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Advice for the newly employed and those who hope to be

In July 1999, I was a month out of college. One day, after an early supper with my parents, I got into my beat-up Ford Taurus and started driving toward the setting sun. My destination was Santa Fe, N.M. — and my first job. I had tears in my eyes. I was sad to leave my family and friends. I was excited. I was scared. I put Guns N' Roses in the tape player and turned it all the way up.

Ten years have passed in a flash. Sure, there was some loss and some heartbreak. Yes, I might have done things a little bit differently. No, I'm not the person I thought I'd be when I was 22. But I'm still standing, and I guess that's the point.

I never did hit the lottery, so I have spent the majority of my waking hours at my job. Before I forget my first decade working, I wanted to share the unvarnished truth with the kid who is packing up this week or next month. Here are 11 lessons for people about to embark on their new job:

1. Seek interesting problems, not prestigious positions. Find problems that stimulate you and get you out of bed in the morning. If you take care of that and do a good job, the rest should follow.

2. Seek responsibility, not income. Big paychecks are nice, but big responsibility is what will make you grow, and then income should rise.

3. Work is all about relationships. In my first week on the job, I complained to my father about the guy in the next cubicle who wouldn't stop pestering me. If only I didn't have to deal with him, I insisted, I could get on to the important stuff. "Dealing with that guy is your work," my dad said to me. I rolled my eyes. But he was right. People are hard to deal with and — get this — you're probably one of them. No matter what, though, you can't avoid them.

4. It's not what you know, it's who you know. My grandmother used to say this to me. She was right, too. Most of the major young successes I know are children of major old successes. Here's the good news: You know people. You probably don't want to ask them for a job, but if you work hard and you're reliable, they might be willing to help you.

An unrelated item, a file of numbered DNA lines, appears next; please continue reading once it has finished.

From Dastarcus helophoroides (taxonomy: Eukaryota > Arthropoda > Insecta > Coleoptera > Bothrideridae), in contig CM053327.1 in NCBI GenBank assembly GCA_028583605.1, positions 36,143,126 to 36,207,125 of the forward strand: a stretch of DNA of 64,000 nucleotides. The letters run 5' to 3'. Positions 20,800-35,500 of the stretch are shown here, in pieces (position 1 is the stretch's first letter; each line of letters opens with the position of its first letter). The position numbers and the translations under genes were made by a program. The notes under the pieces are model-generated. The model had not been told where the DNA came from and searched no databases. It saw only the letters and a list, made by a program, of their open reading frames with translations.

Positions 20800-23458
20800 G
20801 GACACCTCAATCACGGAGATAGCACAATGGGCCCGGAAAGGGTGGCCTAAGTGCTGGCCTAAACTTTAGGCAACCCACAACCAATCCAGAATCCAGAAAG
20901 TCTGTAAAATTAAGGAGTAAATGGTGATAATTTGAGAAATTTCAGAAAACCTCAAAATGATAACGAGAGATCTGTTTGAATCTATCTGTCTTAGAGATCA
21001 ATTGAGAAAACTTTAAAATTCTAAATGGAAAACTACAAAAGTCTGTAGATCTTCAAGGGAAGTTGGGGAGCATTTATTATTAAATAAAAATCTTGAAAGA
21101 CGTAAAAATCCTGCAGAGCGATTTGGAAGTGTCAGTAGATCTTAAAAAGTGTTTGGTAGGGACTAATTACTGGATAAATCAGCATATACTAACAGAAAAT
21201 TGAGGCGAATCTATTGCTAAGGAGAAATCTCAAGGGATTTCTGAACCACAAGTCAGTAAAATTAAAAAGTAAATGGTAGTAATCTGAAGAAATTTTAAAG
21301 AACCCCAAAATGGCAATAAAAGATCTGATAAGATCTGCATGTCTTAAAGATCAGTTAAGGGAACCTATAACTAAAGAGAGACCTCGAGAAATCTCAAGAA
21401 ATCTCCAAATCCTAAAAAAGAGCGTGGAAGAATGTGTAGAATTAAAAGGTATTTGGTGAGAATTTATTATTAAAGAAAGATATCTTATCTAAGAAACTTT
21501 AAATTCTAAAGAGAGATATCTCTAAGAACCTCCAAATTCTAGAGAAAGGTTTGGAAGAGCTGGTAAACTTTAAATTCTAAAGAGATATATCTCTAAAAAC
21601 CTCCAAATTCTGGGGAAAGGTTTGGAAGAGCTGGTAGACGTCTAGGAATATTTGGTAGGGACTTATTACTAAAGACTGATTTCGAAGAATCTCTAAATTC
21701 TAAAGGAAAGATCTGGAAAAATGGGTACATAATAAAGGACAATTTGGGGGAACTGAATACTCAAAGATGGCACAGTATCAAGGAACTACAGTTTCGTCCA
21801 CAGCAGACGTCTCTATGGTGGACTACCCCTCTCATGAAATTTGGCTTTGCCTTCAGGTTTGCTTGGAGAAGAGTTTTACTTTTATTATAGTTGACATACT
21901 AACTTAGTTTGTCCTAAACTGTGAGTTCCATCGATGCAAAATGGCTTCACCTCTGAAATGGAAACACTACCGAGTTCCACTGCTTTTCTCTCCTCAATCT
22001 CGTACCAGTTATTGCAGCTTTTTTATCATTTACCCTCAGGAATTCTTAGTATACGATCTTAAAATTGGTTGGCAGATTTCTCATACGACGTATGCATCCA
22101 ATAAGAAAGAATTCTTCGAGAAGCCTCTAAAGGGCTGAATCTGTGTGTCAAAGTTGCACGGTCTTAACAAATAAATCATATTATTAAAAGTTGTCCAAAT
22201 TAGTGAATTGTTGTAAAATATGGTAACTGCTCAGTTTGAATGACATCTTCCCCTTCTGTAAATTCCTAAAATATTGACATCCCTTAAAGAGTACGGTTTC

5. Be good to people. Another hard truth is that jerks thrive in a lot of professions. Happily, there is a more profound kind of success, and a real sense of reward, when you collaborate with a team of people on a worthwhile goal. If you show one another kindness and respect, you can accomplish amazing things. The people I admire most treat everyone the same, no matter what their station in life. If you can do that every day, you'll make out fine and you can usually sleep at night.

6. Competence can be a trap. Some managers pride themselves on "getting a lot out of people." Sometimes that means "use these young kids until graduate school starts looking good to them." People who are competent and have a strong sense of responsibility will get used the most. Don't slack off. Keep your eyes open for exciting opportunities and let your supervisors know. If they're smart, they'll open those doors for you.

7. Failure is not fatal, but failure to change might be. John Wooden, the college basketball coach, said that. I would have liked to play for that guy. If only I was a little bit taller.

8. Don't sit in judgment; make things. My friends who are happiest in their work make things — laws, furniture, better students. Those who complain maintain things — buildings, markets, the status quo.

9. Find balance. I'm a 32-year-old guy with a good job that I work at 70 hours a week. I take no vacation. I've gained 15 pounds. I have no wife and no kids, but I wish I did. I'm obviously no authority on this. You should prioritize your life outside of work early on. Otherwise, you'll get in a rut that gets deeper every day.

10. Find a mentor. A big reason I've stayed in my job for eight years (sounds like forever) is because my boss is a decent man and a good leader whose insights and style I've liberally stolen. He gives me the time of day, really candid advice and encouragement when I screw up.

11. Stick around. I've never attended graduate school. I don't learn much sitting in a classroom. I learn from having to speak to a roomful of people who are paying my company, or from going on a business trip to a new country. That's another reason why I've stayed in my job. About two years in, when most of my peers went to law school or business school, my experience made me valuable. I was taking on responsibility every day. I was managing a big team. I was thriving. By contrast, peers who have jumped from job to job or school to school miss out on the chance to really understand the organization and master the work. They move on just before they get that chance to grow. Don't be a jumper.

I reserve the right to revise this list 10 years from now, when time has dulled my memory and made me more nostalgic.

I hope one or two of these ideas will help people lucky enough, in this tough economy, to have a new job in their immediate future. But if you're anything like I was, you'll probably just roll your eyes.

Good luck.

McCannon is a vice president at the Institute for Healthcare Improvement in Cambridge, Mass.